Bus-ing Round the Balkans travel blog










I know the city's awake from the symphony of car horns floating up the hillside and in through my window. I'm only half awake myself though, and struggling to fully leave sleep behind. I need to get up, because I've got to get myself to Tirana today. But I don't yet know how I'm going to achieve that, and as a result I'm reluctant to leave the comfort of my bed behind.

After breakfast the hotel owner leads me down the hill to find someone who speaks English and can interpret for us. With the help of two of his friends, they explain that buses for Tirana leave every half an hour from the bus station at the edge of town. Someone else then explains how I can get there on the orange municipal buses.

All checked out, I trot back down the hill to the bus stop and hop on the next rickety-looking orange bus to pull up. I pay my 30 lekë fare and resume my new role as the town's latest curiosity for people to gawp at.

I hadn't realised that travelling solo through Albania would mean I would become the main attraction. It's a bit overwhelming for someone more accustomed to, and comfortable with, flying under the radar to instead be confronted with stares, whispers, and pointing with almost every step I take.

Apparently Albania doesn't see many solo travellers yet, especially not women. I understand why I'm drawing the response I am, but it's becoming wearing. It's not the first time I've made myself a "curiosity" in this way; it was a similar situation in Rwanda. Only there it manifested as warm smiles, children waving at me, and people saying hello and trying to make me feel welcome and looked after. None of the starers here are smiling. I know it's not hostile, but sometimes you start to feel under attack all the same.

Arriving at Berat bus station for the first time it's clear it's brand new. So new they haven't actually finished it yet. It has a shiny new parking area with lines of buses, and a couple of bars and restaurants. No ticket office though. And definitely no timetables. That's not how it works here!

I find the bus with "Tiranë" in the window, and the conductor stows my luggage away. We don't get on the bus though, because it's not leaving yet. I move to stand in the shade and ponder my next move, when my thoughts are interrupted.

Three passengers who were on the municipal bus with me, and who are taking the Tirana bus as far as Durrës, ask me to come and sit with them inside the bar. They don't speak English, and we already know I don't speak Albanian, so we don't actually do much talking! They talk amongst themselves and I sip my nice cool drink and wonder when the bus is leaving.

For the first time since I set out from Corfu I realise nobody's staring at me or giving me funny looks. Bliss. I wish I could tell them just how grateful I am for their act of kindness.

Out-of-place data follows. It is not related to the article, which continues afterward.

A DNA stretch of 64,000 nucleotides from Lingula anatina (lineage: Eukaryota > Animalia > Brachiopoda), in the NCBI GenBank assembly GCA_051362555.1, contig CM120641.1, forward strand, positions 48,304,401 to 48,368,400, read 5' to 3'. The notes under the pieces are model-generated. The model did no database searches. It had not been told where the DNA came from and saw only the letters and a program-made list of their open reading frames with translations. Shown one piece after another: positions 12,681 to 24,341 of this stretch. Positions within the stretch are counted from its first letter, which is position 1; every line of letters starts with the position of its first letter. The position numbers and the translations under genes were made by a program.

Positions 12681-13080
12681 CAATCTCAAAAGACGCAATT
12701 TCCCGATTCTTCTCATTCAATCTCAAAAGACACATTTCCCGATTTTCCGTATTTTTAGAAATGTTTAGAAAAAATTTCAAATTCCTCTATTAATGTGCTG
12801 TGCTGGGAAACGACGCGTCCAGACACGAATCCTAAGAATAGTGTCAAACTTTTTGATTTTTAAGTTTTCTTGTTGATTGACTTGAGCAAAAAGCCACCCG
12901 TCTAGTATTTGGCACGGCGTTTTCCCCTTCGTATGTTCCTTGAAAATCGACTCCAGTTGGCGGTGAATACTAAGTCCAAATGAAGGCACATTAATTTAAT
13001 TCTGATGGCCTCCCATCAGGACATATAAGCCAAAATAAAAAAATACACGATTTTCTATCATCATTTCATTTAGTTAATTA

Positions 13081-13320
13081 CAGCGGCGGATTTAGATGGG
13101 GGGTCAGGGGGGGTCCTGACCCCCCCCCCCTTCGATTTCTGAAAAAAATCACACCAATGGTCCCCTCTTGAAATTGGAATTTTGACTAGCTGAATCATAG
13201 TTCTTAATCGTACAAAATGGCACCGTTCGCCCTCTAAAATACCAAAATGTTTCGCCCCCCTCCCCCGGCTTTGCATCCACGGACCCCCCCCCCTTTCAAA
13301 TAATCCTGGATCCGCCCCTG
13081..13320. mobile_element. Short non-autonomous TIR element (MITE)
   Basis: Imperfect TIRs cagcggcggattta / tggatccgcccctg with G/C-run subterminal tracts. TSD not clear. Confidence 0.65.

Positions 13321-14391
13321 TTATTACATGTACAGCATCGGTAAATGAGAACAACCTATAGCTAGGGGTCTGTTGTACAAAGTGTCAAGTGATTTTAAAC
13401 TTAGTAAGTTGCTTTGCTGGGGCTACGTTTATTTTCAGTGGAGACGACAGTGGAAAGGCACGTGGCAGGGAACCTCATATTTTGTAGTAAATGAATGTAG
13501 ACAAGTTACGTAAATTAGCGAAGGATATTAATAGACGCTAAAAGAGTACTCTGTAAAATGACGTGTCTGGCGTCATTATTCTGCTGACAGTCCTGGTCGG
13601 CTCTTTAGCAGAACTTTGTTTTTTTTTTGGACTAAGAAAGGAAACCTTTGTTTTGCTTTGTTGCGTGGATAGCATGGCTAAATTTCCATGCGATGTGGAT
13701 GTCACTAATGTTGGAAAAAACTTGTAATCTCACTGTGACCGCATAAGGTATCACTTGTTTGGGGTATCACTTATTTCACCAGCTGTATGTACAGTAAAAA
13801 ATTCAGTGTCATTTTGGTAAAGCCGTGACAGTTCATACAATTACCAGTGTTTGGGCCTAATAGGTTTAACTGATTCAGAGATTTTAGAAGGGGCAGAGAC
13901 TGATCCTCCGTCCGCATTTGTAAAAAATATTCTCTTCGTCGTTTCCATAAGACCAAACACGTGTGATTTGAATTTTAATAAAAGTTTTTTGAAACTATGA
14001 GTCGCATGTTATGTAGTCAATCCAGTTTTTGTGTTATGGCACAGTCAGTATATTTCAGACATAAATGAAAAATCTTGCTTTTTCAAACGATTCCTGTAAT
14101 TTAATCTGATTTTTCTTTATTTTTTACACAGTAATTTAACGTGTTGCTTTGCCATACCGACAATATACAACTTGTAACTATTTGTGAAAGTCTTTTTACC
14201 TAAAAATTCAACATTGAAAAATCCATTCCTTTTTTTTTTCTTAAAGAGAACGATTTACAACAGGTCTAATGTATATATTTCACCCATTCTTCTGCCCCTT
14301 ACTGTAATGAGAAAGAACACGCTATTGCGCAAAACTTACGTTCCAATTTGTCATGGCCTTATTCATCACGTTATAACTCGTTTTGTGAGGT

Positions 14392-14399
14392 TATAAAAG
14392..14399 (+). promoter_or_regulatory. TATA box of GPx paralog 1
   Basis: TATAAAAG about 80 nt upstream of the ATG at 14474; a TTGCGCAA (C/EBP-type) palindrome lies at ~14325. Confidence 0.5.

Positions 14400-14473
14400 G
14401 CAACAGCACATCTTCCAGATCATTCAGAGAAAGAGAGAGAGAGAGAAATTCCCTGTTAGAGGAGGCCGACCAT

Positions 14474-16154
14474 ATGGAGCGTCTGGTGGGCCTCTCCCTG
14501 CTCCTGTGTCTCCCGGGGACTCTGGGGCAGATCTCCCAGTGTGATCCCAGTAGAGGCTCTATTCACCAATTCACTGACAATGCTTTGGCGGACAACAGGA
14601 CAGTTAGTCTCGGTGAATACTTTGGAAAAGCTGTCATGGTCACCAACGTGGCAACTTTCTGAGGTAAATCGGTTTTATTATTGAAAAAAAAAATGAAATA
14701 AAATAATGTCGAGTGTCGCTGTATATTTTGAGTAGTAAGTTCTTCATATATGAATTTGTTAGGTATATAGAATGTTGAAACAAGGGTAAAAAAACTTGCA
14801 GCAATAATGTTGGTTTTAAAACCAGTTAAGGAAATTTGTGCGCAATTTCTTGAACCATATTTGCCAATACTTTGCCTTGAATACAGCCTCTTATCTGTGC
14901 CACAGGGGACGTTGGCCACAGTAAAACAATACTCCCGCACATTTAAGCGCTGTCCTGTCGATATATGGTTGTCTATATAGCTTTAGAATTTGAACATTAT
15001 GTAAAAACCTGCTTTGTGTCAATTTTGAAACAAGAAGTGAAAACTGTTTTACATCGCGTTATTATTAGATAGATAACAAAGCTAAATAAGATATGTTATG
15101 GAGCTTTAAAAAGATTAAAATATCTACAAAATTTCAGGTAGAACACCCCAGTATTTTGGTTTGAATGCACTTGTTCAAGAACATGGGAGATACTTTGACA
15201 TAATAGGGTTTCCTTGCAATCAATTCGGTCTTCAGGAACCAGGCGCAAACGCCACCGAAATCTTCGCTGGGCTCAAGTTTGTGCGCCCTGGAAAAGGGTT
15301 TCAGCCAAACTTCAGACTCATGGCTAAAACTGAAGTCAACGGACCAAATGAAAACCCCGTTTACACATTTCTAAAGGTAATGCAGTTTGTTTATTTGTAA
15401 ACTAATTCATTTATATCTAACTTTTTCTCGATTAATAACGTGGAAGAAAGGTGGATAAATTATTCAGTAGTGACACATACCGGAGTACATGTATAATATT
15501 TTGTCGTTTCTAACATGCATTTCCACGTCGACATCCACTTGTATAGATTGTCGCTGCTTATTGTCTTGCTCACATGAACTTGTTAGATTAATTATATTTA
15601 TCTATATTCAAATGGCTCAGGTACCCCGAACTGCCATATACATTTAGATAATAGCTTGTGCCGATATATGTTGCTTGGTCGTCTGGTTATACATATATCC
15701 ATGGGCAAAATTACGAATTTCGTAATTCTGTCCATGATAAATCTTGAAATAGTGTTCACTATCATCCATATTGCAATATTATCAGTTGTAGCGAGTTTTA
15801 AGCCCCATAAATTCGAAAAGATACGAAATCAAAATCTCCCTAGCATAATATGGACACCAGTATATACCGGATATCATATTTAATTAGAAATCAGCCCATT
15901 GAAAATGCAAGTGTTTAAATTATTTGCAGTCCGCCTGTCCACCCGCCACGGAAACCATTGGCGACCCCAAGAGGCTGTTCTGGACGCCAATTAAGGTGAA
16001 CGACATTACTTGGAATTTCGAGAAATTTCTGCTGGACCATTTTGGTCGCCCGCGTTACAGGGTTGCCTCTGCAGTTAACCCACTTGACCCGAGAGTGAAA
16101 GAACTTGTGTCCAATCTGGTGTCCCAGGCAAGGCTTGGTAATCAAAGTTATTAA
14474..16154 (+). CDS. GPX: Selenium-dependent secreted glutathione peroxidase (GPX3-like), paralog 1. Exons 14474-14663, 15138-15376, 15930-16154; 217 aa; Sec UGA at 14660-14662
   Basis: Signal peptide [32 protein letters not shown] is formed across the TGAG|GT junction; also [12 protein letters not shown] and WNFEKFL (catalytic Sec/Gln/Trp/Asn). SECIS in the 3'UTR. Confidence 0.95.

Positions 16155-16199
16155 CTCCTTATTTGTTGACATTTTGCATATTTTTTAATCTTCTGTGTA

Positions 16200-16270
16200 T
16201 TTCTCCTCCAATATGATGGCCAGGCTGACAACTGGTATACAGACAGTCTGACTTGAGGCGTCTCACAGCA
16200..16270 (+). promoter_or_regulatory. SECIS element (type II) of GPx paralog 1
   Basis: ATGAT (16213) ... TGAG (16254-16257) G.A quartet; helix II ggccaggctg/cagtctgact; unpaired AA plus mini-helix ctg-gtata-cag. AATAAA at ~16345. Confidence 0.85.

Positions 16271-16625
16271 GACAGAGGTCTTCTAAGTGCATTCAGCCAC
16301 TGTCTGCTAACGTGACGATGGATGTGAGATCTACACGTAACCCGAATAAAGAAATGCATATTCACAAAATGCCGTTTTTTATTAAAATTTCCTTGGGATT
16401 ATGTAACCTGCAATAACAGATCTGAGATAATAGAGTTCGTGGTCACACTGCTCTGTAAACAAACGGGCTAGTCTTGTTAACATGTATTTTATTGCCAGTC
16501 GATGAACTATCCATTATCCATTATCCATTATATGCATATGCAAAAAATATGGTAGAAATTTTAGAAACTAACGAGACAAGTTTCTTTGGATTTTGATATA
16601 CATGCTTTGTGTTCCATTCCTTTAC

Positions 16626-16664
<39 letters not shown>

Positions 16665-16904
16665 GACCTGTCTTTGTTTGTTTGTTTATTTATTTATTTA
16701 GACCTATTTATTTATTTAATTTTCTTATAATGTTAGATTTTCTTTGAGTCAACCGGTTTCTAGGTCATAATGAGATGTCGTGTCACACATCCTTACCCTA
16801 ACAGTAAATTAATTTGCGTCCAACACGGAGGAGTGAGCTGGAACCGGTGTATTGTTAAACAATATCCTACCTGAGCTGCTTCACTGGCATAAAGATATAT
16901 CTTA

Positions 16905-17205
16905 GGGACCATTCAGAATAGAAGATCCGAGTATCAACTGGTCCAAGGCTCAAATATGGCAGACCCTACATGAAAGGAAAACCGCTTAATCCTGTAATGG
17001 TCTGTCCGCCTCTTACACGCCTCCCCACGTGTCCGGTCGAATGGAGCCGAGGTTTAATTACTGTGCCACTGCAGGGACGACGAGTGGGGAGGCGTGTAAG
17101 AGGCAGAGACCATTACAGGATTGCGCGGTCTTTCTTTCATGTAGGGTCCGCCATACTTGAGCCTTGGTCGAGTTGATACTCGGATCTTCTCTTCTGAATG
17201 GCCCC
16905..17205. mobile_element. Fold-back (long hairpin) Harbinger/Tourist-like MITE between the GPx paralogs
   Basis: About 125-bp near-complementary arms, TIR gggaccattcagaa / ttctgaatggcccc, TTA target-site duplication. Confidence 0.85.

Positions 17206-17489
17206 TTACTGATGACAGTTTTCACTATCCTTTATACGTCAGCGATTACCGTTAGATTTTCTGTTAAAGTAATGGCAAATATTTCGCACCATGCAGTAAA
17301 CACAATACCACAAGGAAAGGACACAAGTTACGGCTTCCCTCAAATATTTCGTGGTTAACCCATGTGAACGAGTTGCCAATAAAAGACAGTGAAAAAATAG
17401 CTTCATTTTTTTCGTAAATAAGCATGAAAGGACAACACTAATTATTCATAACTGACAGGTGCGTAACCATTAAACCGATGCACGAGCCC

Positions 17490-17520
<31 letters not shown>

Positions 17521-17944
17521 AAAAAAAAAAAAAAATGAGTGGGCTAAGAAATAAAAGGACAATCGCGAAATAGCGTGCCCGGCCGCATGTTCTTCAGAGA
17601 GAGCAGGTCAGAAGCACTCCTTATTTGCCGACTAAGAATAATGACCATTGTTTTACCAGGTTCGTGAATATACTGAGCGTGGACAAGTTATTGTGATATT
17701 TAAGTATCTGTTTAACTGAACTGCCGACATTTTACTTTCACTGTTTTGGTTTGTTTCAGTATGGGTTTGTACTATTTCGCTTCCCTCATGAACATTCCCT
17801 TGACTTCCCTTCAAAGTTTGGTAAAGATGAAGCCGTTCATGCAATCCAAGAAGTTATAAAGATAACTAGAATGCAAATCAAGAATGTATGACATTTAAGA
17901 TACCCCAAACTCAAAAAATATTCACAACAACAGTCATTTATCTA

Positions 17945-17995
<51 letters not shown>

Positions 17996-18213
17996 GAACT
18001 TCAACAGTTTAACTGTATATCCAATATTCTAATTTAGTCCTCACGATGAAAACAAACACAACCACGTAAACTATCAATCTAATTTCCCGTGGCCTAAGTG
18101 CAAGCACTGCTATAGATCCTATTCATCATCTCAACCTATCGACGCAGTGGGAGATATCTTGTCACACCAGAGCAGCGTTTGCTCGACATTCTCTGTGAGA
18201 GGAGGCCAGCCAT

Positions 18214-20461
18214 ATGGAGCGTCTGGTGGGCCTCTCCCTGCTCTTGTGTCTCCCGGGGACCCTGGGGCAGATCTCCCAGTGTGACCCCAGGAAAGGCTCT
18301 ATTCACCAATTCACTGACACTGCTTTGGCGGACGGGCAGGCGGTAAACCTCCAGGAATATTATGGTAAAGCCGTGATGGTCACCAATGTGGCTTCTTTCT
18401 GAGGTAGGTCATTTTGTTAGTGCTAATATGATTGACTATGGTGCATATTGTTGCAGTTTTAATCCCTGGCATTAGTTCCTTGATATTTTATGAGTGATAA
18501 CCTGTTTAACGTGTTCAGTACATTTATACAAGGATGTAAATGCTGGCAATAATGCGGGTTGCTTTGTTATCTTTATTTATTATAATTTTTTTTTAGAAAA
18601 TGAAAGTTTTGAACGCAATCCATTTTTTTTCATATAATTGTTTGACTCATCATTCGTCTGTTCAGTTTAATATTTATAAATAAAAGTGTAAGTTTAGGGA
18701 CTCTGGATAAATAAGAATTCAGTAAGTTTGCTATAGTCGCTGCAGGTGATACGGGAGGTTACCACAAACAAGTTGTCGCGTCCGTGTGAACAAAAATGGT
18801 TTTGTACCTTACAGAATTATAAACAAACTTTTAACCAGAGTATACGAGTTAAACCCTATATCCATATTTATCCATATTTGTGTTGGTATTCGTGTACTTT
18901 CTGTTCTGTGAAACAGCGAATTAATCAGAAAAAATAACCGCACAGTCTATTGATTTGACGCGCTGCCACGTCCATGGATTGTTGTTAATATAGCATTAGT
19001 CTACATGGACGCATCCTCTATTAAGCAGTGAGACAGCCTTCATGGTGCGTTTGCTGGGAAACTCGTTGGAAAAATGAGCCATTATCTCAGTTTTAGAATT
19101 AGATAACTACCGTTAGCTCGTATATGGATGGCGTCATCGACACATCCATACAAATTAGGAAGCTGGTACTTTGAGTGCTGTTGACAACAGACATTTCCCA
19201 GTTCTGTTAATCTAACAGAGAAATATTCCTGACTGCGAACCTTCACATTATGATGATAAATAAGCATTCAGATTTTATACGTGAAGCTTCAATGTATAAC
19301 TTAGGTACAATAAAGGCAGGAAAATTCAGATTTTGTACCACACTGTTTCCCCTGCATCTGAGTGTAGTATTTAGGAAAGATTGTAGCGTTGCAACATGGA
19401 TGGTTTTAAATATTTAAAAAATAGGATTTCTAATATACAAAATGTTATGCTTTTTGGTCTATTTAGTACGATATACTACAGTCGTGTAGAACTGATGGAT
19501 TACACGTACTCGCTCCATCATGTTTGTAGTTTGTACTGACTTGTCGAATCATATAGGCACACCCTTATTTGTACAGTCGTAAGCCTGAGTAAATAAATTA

We continue to sit as time ticks past, minutes turning to an hour, turning to an hour and a half. So much for Tirana buses leaving every thirty minutes. It gives me some comfort that the Albanians I'm sitting with seem to have little idea what is happening either.

One of them wanders back outside to check the progress and then motions for us to follow. Finally time to get on the bus and we're off. The guy who loaded my backpack up earlier comes down the aisle handing out tickets. He doesn't ask for money yet, returning a while later for that. 390 lekë. Not even £2.50.

We stop regularly to let people on and off, almost furgon-like, except the driving is much more sedate and he only hits the horn once. There's a very random mix of 90s hits and current pop music coming from the speakers. I stifle a giggle when "macarena" starts to play.

As I had expected, Tirana is very different. Big, bustling, modern, commercial. Everything you would expect from a capital city. The bus drops us at a seemingly random spot at the side of the road (because there is no bus station) and I walk the rest of the way to my hotel.

In the centre at least, the pavements and roads are in pretty good shape. In the towns I've come from there is a tendency to wander along the road itself, even where there are perfectly adequate pavements. Crossing the road is just as casual: most vehicles won't stop for you, so on busy roads you just have to slowly make your way across between the lanes of traffic, waiting for a gap to let you progress.

Tirana's traffic is heavier and busier, with more lanes. I keep catching myself wandering into the road without thinking. In the end I force myself to revert to the "human shield" approach, if only to make me pause longer before I step out.

Heading back out later in the evening I wander through green parks, filled with people relaxing, playing, socialising, eating. Down boulevards lined with trees and trendy restaurants. Past Albania's answer to American fast food chains: Albania Fried Chicken and Kolonat, whose golden arch-like logo looks suspiciously familiar.

I'm not really a city person, but I am enjoying this one. Maybe because it's bringing back memories from my last trip, but also because it's refreshingly different. I'm also drawing slightly less attention, which is most welcome at this point.

It's also nice to walk past cafes and restaurants and see both men and women sitting in the chairs. Elsewhere it's generally only men sitting out. In Berat I was able to walk the entire length of the riverfront (several blocks) - the whole way lined with eateries - without seeing a single female face. Even when you're expecting it it's still a bit unnerving.

Amidst the upheaval of today, I like that I haven't entirely left the mountains behind: they loom over the city in the distance. Oddly comforting when everything else is so different.

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